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Effects of forest diversity on aquatic-terrestrial linkages and processes

   School of Biological Sciences

About the Project

Tree species, functional and genetic diversity is known to mediate ecosystem processes and functioning of the forest ecosystems. However, natural ecosystems are connected to each other through the flow of species, energy and elements. This project will explore to what extent tree diversity affects linkages between terrestrial and aquatic ecosystems by using aquatic microcosms installed within a long-term forest diversity experiment in Finland (www.sataforestdiversity.org) and potentially other forest diversity experiments within TreeDivNet platform (www.treedivnet.ugent.be) in the UK and abroad. Aquatic microcosms containing community-specific leaf litter will be exposed in forest stands composed of different tree species and genotypes and effects of tree species richness, composition, functional diversity and genetic diversity on a variety of water and aquatic diversity parameters will be assessed. The project will be co-supervised by Prof. Julia Koricheva (RHUL) who has expertise in studying effects of forest diversity on ecosystem functioning and Dr. Pavel Kratina (QMUL) who is an expert in aquatic food web ecology and cross-ecosystem subsidies. The project offers a prospective PhD student an opportunity to develop skills in experimental design, field work, statistical analysis and both forest and aquatic ecology.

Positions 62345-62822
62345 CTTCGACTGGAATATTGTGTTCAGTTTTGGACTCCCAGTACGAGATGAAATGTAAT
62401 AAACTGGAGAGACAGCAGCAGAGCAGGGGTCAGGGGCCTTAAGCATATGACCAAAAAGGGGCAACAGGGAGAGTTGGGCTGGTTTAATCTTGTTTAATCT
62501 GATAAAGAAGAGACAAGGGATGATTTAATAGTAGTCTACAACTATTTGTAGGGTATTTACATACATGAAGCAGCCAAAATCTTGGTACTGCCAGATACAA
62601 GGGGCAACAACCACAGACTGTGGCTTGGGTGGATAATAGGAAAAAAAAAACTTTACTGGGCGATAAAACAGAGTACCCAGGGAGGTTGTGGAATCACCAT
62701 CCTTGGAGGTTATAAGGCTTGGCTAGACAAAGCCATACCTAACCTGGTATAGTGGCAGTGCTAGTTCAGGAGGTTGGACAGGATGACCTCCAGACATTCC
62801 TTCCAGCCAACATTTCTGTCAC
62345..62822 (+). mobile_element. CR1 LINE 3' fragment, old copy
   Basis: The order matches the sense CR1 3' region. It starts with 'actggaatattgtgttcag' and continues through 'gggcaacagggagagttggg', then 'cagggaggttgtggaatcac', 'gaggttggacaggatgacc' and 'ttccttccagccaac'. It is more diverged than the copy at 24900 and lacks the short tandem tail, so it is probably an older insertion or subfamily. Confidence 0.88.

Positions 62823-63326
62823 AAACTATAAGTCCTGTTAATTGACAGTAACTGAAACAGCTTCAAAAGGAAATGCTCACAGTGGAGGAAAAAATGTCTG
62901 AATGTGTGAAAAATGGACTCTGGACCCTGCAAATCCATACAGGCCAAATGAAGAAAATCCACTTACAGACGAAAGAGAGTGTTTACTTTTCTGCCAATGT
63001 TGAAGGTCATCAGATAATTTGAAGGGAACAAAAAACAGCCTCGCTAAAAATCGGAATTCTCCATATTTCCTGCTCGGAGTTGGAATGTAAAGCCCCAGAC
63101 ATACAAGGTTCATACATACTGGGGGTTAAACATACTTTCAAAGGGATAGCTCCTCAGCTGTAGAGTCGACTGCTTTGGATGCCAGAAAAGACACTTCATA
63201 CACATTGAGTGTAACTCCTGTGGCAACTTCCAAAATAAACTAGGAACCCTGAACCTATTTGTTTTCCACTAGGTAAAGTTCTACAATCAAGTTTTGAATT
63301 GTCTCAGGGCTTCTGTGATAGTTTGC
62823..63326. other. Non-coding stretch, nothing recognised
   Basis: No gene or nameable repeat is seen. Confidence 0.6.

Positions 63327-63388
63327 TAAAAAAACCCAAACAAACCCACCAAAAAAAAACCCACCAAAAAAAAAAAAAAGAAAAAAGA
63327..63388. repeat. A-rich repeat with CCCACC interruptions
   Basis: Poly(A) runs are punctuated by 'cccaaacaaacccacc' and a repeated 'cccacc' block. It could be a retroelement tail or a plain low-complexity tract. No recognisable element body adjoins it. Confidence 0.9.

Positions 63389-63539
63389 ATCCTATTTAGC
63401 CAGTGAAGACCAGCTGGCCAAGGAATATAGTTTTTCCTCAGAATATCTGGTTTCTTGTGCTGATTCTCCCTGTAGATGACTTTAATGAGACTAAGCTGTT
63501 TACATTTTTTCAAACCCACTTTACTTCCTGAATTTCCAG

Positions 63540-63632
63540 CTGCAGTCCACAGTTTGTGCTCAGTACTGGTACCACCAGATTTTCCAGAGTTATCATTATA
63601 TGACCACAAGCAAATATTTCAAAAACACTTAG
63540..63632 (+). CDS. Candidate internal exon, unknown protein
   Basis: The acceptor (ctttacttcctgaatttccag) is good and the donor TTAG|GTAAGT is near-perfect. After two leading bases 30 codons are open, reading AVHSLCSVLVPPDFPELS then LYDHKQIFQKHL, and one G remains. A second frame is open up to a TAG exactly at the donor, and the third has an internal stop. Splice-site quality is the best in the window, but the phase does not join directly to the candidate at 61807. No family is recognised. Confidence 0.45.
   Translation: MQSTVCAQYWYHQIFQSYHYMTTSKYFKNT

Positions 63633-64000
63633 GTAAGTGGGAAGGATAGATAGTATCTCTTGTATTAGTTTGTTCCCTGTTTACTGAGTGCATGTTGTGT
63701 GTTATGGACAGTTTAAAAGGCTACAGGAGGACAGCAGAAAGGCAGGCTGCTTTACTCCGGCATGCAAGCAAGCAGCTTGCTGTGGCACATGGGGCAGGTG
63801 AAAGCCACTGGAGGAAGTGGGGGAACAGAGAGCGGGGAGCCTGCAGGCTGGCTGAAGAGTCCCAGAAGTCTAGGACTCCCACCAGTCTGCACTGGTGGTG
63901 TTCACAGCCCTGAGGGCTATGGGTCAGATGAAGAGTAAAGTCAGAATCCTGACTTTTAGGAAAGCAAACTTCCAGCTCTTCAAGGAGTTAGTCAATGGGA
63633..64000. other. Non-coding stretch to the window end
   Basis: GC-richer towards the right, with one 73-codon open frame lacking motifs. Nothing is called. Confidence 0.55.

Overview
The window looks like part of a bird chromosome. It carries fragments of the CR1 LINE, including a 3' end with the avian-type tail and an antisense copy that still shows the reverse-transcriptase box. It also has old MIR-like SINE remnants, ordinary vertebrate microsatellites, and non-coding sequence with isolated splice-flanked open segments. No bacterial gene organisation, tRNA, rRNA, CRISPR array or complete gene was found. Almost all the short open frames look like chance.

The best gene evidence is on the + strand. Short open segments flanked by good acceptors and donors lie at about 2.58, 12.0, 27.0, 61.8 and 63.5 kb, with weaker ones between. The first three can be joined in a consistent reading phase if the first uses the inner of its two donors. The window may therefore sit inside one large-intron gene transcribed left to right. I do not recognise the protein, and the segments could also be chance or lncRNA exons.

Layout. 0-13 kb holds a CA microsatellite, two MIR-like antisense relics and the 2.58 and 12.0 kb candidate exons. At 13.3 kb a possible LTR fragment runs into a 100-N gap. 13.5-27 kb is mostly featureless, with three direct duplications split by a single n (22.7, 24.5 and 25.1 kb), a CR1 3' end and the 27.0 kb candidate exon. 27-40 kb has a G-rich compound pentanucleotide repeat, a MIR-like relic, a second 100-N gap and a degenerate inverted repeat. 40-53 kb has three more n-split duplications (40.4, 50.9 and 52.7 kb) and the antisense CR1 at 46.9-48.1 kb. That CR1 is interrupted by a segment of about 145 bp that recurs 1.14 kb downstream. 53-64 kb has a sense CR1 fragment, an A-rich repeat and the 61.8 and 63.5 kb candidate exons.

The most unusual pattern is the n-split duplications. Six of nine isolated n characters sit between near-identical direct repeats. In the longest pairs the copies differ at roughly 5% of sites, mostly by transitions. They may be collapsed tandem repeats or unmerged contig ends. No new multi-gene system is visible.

Funding Notes

This is a self-funded PhD project


Scherer-Lorenzen, M., M. O. Gessner, B. E. Beisner, C. Messier, A. Paquette, J. S. Petermann, J. Soininen, and C. A. Nock. 2022. Pathways for cross-boundary effects of biodiversity on ecosystem functioning. Trends in Ecology & Evolution.
DOI: https://doi.org/10.1016/j.tree.2021.12.009
Greig H.S, Kratina P., Thompson P., Palen W.J., Richardson J.S. and Shurin J.B. 2012. Warming, eutrophication, and predator loss amplify subsidies between aquatic and terrestrial ecosystems. Global Change Biology 18, 504–514

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